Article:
Summary: Every other week you will be treated to a new, free RailsCasts episode featuring tips and tricks with Ruby on Rails, the popular web development framework. These screencasts are short and focus on one technique so you can quickly move on to applying it to your own project. The topics are geared toward the intermediate Rails developer, but beginners and experts will get something out of it as well. A Pro option is also available containing more screencasts each week. This version is for mobile devices which cannot support the full resolution version.
Learn how to do extensive image manipulation with the ImageMagick commands. Also learn how RMagick can be used in combination with CarrierWave to process uploaded images.
Bullet will notify you of database queries that can potentially be improved through eager loading or counter cache column. A variety of notification alerts are supported.
Ransack allows you to easily build complex search forms. It also helps in adding sortable links and building a dynamic advanced search page.
MiniProfiler allows you to see the speed of a request conveniently on the page. It also shows the SQL queries performed and allows you to profile a specific block of code.
Sidekiq allows you to move jobs into the background for asynchronous processing. It uses threads instead of forks so it is much more efficient with memory compared to Resque.
If you need to calculate an average user's rating or sum up a number of votes, consider using the activerecord-reputation-system gem. Here I will cover the basics and also briefly present a from-scratch solution.
As you will see it is easy to add a CSV export option to Rails. Here I also show how to export for Excel in a variety of formats.
The Brakeman gem will scan the Ruby code of a Rails application and alert you to common security vulnerabilities.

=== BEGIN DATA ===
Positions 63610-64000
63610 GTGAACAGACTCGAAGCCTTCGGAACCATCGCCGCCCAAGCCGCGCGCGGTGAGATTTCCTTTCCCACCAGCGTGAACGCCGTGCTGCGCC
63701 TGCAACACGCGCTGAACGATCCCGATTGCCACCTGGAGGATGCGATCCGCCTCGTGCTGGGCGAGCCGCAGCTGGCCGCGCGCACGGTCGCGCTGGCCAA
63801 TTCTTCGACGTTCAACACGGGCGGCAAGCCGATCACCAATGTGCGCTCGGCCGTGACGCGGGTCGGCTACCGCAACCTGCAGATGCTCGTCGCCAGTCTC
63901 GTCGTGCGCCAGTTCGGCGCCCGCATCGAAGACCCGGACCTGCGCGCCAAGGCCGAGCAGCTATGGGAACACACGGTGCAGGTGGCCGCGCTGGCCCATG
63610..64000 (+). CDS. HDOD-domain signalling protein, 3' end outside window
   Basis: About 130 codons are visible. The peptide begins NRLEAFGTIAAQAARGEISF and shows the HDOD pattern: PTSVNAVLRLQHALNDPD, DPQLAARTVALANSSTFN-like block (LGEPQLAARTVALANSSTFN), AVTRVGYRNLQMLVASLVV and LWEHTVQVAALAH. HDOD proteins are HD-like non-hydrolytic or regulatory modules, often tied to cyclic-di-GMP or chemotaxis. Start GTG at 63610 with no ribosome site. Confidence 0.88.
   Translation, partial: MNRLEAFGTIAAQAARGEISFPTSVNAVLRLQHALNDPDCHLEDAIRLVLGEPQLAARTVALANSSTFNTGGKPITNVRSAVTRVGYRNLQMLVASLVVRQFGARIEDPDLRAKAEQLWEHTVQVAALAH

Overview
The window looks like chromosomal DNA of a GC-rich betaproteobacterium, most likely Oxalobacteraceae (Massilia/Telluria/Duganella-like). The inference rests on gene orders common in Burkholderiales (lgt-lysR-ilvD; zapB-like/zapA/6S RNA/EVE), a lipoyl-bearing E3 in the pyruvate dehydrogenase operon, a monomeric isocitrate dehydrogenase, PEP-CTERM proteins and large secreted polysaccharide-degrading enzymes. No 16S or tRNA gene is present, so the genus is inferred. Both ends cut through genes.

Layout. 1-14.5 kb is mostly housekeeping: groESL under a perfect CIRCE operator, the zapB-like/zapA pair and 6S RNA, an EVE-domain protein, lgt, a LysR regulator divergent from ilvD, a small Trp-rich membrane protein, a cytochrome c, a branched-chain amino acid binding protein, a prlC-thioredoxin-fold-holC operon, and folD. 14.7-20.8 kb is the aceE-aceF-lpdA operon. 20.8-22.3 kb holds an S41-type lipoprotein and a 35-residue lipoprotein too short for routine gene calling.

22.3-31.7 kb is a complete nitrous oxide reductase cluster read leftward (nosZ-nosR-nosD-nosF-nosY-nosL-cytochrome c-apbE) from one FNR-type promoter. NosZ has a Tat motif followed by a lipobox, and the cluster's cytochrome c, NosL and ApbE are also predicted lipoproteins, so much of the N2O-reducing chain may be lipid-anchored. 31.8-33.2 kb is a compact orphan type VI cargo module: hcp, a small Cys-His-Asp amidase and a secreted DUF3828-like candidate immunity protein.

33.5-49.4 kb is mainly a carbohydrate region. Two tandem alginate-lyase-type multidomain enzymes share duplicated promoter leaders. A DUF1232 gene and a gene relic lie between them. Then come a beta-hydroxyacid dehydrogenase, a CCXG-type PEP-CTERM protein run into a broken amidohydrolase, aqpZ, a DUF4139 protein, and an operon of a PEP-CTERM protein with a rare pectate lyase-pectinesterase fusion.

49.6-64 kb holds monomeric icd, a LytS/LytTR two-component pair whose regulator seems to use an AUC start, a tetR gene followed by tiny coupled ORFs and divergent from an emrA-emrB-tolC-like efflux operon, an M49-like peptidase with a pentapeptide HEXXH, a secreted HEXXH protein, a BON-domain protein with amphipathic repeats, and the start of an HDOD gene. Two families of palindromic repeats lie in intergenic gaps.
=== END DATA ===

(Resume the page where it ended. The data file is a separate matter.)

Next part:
If a user's authentication cookie is sent over an insecure connection it is vulnerable to session hijacking, or more specifically, sidejacking. Learn how this is done, and how you can prevent it.
Squeel provides a comprehensive DSL for writing SQL queries in Ruby. It is built upon Arel giving you access to many of its powerful features.
There are many approaches to locking down an API. Here I start off with HTTP Basic authentication then move on to generating a unique token which can be passed through a URL parameter or HTTP header.
APIs should be consistent, but it is difficult to do this when returning a JSON response along side the HTML interface. Here I show how to add a versioned, RESTful API. The version can be determined from either the URL or HTTP headers.
It is often asked: Is Rails a good fit if I only need to serve an API? In this episode I show how to use the Rails API gem to create a slimmer Rails application designed to respond with JSON.
Deploying to Amazon EC2 allows you to scale an application quickly. Learn how to use Rubber to deploy to the cloud with just a few commands and monitor the cluster with various web tools.